Most everyone remembers where they were on that day. I was chief medical officer at Boston Medical Center and got a call from our chief of trauma surgery, a former military surgeon, who said, “What are we going to do?” Not knowing what had happened, I responded, “What are you talking about?” and he informed me that a plane had just crashed into the World Trade Center. We immediately shut down our operating schedule and got ready for the potential of treating casualties. My associate chief medical officer was a Colonel in the United States Army Medical Reserve and was deployed within minutes after the attack. Within 18 hours he was in a medical tent blocks from where the World Trade Center once stood. Both of those great surgeons with extensive training stood ready but, as we know now, sadly there were very few patients in need of medical treatment.
Although it was before my time at GBMC, I understand that our hospital, as well as dozens of others along the East Coast, also began preparing to treat the injured. Staff scrambled to get ready “just in case,” but we were never called upon to care for any patients.
However, as a result of what happened that fateful day, the federal government implemented several major changes to healthcare, specifically in the area of emergency management and crisis preparedness. It is because of this that GBMC has a state-of-the-art Hospital Command Center, is home to a regional Alternative Care Site, and has a cache of supplies ready for use in an emergency. Most recently, our emergency preparedness efforts were tested by Hurricane Irene, and while we did quite well, we encountered some challenges and we have some changes to make.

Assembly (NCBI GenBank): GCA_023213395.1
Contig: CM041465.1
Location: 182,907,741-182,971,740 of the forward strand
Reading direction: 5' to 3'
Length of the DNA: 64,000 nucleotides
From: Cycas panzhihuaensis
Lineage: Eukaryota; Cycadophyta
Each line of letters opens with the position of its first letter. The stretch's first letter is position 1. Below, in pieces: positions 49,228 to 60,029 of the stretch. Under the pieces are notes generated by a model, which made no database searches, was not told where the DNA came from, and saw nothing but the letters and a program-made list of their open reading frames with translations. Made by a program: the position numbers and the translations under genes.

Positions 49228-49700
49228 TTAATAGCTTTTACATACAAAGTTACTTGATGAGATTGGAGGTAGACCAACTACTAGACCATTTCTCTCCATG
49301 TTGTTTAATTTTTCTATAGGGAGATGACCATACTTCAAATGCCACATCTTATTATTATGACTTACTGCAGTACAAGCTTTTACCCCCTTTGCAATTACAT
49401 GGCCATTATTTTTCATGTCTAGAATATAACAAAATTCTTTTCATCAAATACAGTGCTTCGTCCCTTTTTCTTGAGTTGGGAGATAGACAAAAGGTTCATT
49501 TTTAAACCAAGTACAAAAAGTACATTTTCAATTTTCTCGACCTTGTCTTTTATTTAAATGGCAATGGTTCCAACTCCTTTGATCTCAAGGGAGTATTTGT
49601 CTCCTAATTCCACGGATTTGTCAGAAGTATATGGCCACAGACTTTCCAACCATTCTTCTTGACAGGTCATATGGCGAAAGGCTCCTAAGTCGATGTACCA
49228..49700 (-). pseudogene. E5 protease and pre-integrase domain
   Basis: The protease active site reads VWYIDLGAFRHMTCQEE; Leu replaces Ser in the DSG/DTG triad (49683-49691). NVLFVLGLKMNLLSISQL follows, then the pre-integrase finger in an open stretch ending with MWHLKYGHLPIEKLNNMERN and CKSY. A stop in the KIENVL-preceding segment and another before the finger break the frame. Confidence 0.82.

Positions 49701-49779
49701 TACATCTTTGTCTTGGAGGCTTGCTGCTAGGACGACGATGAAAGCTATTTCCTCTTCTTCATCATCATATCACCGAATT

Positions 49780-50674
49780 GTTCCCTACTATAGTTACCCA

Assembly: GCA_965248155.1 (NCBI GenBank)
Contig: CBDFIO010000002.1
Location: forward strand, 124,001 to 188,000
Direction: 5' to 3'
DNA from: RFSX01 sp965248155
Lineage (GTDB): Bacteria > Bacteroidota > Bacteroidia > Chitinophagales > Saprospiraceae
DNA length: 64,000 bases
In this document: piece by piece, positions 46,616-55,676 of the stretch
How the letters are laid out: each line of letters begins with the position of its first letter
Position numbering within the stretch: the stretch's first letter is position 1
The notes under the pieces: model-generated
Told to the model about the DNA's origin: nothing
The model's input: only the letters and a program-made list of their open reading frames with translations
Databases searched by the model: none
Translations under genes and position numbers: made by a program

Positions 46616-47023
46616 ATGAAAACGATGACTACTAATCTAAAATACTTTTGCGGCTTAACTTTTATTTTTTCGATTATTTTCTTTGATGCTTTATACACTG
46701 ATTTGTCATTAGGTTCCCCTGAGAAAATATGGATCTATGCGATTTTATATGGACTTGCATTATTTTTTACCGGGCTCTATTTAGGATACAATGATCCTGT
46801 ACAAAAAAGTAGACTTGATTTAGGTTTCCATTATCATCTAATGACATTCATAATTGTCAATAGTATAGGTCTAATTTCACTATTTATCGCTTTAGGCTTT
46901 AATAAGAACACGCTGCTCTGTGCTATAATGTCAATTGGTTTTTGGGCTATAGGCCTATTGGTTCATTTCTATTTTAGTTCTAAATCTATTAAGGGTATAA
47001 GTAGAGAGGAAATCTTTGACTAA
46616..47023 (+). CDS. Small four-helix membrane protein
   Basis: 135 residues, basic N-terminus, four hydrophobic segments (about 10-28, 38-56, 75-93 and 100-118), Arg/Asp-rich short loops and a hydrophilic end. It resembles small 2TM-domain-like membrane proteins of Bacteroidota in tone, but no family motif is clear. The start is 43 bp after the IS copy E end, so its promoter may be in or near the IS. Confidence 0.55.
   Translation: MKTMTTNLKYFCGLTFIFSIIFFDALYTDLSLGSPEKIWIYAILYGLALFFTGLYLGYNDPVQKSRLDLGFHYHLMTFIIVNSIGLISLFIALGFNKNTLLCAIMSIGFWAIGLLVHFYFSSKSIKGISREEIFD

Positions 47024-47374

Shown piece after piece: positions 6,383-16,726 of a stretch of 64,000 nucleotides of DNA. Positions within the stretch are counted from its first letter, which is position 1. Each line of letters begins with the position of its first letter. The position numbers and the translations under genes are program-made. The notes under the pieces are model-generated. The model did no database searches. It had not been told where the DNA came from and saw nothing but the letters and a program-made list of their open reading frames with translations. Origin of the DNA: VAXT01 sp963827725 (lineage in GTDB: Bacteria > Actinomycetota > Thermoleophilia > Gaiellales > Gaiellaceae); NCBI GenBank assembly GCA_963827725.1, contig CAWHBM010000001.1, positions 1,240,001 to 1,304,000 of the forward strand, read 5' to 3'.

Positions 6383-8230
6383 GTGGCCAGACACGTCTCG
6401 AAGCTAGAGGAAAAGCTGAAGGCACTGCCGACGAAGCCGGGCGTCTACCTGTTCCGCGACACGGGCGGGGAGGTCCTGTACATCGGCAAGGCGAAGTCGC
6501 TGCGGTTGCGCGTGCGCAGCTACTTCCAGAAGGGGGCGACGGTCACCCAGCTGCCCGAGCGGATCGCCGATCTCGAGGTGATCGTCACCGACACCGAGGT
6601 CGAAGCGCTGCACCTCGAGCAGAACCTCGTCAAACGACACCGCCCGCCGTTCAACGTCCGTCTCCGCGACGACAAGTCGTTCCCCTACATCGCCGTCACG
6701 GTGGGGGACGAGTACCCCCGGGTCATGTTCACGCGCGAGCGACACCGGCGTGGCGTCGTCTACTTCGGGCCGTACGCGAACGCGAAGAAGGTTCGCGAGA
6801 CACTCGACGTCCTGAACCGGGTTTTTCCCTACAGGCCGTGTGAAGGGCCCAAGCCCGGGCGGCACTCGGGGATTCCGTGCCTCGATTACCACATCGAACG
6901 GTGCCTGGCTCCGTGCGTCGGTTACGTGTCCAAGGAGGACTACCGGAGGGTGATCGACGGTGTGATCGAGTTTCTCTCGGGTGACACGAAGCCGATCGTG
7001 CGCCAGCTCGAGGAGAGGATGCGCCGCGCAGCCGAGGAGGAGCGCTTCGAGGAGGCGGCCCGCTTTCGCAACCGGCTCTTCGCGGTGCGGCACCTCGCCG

"Our Team Comes Together When Hurricane Irene Strikes"
Like most Americans I was saddened by all of the people who lost loved ones and all of the phenomenal stories of those who gave of themselves for others in the days and months after 9/11 and who continue to do so.
One story I’ll never forget is that of Dr. Peter Moyer, who was medical director for Boston’s public safety agencies (police, fire, and EMS) and was chief of emergency medicine at Boston University School of Medicine. Trained in casualty bereavement, Peter self-deployed to Logan Airport, where many family members of people on board American Airlines Flight 11 and United Airlines Flight 175 went for information. Within two hours of working to console others, Peter learned that his stepson, a New York City Fire Department (FDNY) firefighter on Engine 5, died when the second tower collapsed.
This was then, and remains today, a cause for reflection. How do you make spiritual sense of when someone doing something so selfless and valiant suffers such a significant tragedy in their own world? Remember we are healthcare providers and things don’t always go well in healthcare.
|The Wall of Hope and Remembrance at Saint Vincent's Hospital in Manhattan.|